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Proceedings Paper

High-speed and thermal imaging of the mechanism of action of the cavitron ultrasonic surgical aspirator (CUSA)
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Paper Abstract

The Cavitron Ultrasonic Surgical Aspirator (CUSA) is being used, especially in neuro- and liver surgery, to resect selectively soft and hard tissue in favor of elastic tissues like blood vessels, enabling the removal of tumors with minimal loss of blood. In this study the phenomena associated with CUSA were visualized to expand the understanding of the mechanism of action of the CUSA. Real- time high-speed imaging techniques were applied to capture cavitation phenomena during application of the CUSA under physiological settings: in water, at tissue surfaces and inside artificial tissue. Close-up photography using a 1 microsecond(s) flashlight showed the expanding and imploding cavitation bubbles around the rim of the ultrasonic vibrating hollow tip. Shock waves generated by imploding cavitation bubbles were observed using Schlieren techniques with a temporal resolution of 10 ns and synchronized with the duty cycle of the vibrating tip. In addition, thermal effects associated with friction between the vibrating tip and tissue were visualized sing a thermal imaging technique. The CUSA mechanism has proven to be a combined effect of cavitation induced fragmentation, mechanical cutting and thermal deterioration of tissue depending on the irrigation/aspiration flow, intermittent vibration regime and degree of tissue contact. The impact of the shock waves observed is undetermined yet. These real-time imaging techniques will contribute to expand the understanding of the working mechanism of CUSA and to show the characteristics of probe designs and influence of driving frequency.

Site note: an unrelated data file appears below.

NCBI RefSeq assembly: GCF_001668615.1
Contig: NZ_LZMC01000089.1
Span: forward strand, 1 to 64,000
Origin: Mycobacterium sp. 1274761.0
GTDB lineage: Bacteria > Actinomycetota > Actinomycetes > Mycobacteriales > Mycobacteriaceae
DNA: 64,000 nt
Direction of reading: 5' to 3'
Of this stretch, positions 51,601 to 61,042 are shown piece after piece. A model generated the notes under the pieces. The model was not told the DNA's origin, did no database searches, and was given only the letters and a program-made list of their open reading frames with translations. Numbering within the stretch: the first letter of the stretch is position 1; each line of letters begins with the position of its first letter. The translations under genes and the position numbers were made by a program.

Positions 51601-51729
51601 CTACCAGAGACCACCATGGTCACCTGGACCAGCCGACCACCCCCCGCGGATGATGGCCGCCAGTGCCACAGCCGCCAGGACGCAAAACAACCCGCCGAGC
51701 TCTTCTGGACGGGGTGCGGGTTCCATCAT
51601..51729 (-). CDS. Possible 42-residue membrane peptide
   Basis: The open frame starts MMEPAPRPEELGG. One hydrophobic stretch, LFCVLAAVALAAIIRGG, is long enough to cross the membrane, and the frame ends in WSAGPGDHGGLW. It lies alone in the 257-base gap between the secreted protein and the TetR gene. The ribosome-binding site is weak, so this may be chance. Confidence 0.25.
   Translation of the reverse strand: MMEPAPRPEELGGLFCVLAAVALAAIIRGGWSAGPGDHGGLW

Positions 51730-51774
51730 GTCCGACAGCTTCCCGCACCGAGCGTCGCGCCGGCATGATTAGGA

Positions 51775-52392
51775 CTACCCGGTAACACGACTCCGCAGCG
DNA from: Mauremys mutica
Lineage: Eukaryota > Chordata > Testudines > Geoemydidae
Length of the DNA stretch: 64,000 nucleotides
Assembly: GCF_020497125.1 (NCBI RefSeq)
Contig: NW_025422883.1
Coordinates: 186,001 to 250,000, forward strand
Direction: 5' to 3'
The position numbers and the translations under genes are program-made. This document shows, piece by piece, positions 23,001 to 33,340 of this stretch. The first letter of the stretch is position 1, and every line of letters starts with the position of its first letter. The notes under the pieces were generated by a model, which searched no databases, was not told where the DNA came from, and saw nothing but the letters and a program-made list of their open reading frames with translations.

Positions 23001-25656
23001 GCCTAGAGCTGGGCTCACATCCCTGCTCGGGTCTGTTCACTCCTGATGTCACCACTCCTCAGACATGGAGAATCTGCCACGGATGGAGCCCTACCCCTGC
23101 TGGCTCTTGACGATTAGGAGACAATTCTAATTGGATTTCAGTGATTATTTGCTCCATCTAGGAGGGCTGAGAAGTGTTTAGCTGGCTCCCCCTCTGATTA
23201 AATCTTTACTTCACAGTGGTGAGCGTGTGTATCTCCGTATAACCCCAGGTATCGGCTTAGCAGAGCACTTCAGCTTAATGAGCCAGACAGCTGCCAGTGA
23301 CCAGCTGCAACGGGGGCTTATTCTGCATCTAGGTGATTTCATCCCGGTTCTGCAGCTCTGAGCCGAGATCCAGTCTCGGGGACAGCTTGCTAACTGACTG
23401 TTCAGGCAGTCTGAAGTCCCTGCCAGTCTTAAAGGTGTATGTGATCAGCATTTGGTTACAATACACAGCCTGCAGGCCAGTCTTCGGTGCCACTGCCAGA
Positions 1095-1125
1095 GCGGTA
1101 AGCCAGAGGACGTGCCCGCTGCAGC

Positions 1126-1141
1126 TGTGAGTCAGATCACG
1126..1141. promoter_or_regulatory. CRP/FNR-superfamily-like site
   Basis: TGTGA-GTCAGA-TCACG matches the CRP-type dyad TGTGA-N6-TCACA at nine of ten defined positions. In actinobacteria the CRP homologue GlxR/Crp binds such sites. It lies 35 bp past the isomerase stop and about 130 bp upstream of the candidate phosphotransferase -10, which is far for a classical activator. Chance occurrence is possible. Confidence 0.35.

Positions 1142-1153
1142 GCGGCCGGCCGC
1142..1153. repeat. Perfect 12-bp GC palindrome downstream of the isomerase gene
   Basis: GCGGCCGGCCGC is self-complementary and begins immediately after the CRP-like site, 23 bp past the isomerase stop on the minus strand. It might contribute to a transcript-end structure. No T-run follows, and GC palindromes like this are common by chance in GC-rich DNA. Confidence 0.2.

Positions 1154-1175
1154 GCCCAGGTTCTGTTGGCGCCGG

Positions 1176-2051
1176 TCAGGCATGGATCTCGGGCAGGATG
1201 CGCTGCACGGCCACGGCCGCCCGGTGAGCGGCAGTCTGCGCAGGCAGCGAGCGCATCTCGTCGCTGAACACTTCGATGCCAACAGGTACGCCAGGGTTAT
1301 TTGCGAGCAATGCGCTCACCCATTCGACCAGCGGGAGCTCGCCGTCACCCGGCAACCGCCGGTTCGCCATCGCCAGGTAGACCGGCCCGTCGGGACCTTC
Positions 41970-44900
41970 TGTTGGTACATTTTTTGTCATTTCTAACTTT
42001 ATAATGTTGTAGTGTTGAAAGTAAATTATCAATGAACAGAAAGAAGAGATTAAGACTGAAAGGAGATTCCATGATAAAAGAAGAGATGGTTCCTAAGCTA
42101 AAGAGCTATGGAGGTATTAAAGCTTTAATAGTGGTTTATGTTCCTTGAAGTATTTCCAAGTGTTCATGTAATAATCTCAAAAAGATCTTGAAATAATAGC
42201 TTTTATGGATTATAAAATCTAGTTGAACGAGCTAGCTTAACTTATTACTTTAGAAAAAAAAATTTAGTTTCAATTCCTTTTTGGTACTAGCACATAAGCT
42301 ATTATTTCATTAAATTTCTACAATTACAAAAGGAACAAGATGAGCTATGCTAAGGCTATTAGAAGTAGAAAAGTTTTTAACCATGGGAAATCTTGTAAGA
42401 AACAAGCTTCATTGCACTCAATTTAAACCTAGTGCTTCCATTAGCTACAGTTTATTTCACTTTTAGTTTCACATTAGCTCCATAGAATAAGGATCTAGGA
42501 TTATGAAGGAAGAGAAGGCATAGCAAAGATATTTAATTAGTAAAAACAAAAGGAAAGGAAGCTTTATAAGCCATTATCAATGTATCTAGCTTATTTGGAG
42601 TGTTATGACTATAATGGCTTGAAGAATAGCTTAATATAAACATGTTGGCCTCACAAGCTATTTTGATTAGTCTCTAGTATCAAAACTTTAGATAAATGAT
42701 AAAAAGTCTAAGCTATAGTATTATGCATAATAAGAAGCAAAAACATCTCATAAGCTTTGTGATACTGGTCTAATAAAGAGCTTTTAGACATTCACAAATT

Paper Details

Date Published: 2 April 1998
PDF: 13 pages
Proc. SPIE 3249, Surgical Applications of Energy, (2 April 1998); doi: 10.1117/12.304333
Show Author Affiliations
Rudolf M. Verdaasdonck, Univ. Hospital Utrecht (Netherlands)
Christiaan F. P. van Swol, Univ. Hospital Utrecht (Netherlands)
Matthijs C. M. Grimbergen, Univ. Hospital Utrecht (Netherlands)
Gert Priem, Valleylab Benelux (Netherlands)


Published in SPIE Proceedings Vol. 3249:
Surgical Applications of Energy
Thomas P. Ryan, Editor(s)

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